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From The Guardian:
The first footage showing an interrogation at Guantánamo Bay was released today by the lawyers of Omar Khadr, a Canadian teenager detained by US forces. The video shows Khadr, at the time aged 16, interviewed by intelligence agents in 2003. During the footage he sobs uncontrollably, removes his shirt to complain about his medical treatment and tells the agents: “You don’t care about me.”
Left alone in the interrogation room, Khadr cries, holds his head and rocks back and forth. The audio is not clear, but he reportedly repeats the phrase “help me”. The video, at times distressing, is the first footage from inside an interrogation room at the controversial US detention camp to be made public.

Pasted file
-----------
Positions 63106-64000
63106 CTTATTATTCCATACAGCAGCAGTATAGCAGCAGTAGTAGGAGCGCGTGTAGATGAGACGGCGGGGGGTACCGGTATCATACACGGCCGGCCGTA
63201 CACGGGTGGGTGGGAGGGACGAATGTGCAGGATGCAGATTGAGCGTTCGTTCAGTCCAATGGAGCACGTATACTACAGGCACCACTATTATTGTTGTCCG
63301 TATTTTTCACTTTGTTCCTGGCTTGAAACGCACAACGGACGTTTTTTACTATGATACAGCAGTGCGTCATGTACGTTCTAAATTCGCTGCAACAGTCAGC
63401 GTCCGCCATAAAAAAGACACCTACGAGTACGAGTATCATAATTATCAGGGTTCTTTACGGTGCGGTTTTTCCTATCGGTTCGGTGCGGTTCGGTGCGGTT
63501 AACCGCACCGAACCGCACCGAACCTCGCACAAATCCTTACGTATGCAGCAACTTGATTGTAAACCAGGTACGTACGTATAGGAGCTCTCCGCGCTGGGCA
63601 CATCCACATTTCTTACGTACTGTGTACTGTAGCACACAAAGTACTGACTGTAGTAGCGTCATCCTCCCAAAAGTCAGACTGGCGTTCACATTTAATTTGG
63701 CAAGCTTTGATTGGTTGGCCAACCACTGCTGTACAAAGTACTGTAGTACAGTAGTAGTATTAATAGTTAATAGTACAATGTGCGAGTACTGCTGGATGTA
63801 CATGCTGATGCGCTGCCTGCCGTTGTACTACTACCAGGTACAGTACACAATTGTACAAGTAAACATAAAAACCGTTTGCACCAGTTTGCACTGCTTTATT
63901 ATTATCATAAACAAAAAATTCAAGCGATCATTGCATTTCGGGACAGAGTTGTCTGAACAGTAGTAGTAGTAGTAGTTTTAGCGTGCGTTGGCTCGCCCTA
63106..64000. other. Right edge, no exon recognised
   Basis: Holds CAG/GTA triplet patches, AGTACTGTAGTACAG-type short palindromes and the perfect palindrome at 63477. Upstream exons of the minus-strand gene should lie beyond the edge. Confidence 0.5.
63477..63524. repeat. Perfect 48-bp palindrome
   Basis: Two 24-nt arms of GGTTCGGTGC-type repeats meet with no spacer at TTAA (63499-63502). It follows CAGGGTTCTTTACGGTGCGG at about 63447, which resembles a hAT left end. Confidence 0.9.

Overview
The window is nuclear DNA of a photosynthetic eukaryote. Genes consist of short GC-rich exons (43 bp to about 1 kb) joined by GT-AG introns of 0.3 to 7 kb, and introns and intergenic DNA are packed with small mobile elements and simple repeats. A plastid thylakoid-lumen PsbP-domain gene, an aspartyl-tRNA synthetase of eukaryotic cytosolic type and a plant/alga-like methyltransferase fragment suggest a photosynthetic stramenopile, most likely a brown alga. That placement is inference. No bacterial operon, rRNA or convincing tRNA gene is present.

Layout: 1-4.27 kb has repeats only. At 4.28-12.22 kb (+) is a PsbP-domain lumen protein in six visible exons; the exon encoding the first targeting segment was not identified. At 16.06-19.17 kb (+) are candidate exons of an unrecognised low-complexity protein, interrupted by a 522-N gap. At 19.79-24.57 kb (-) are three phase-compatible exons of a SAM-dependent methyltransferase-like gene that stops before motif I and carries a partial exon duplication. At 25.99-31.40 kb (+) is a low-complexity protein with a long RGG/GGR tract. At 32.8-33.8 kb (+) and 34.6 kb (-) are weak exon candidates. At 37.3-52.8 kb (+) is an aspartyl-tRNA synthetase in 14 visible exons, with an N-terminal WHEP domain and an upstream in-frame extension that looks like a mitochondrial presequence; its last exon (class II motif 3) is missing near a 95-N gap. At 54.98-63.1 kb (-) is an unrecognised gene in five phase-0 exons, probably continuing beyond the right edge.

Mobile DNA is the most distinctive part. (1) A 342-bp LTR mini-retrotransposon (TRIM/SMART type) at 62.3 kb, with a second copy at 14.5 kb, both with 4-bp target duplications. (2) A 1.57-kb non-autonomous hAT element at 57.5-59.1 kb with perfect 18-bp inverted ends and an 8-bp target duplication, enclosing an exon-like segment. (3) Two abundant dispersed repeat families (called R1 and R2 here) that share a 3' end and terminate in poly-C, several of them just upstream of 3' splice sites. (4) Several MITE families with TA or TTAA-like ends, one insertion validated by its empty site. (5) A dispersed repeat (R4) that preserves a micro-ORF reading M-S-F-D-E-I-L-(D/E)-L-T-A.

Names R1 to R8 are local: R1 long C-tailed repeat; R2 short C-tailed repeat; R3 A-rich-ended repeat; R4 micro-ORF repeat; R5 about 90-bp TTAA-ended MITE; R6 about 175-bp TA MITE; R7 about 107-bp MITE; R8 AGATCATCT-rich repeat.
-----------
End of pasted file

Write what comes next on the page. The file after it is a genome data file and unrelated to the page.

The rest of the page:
Thanks to Jeff Stein at CQ.
Note: In fact, when the interrogators leave the room, what Khadr repeats many times, before saying “help me,” is “kill me.”
More from Ken Silverstein:
Perspective — October 23, 2013, 8:00 am
How pro-oil Louisiana politicians have shaped American environmental policy
Postcard — October 16, 2013, 8:00 am
A trip to one of the properties at issue in Louisiana’s oil-pollution lawsuits
Hours per day that a death-row inmate in China wears hand and ankle restraints:
A multidisciplinary team detected cardiac arrhythmia in the works of Beethoven.
There was a run on cases of 5.56mm M855 green-tip rifle bullets, after the White House moved to ban their manufacture and sale because they can pierce police armor.
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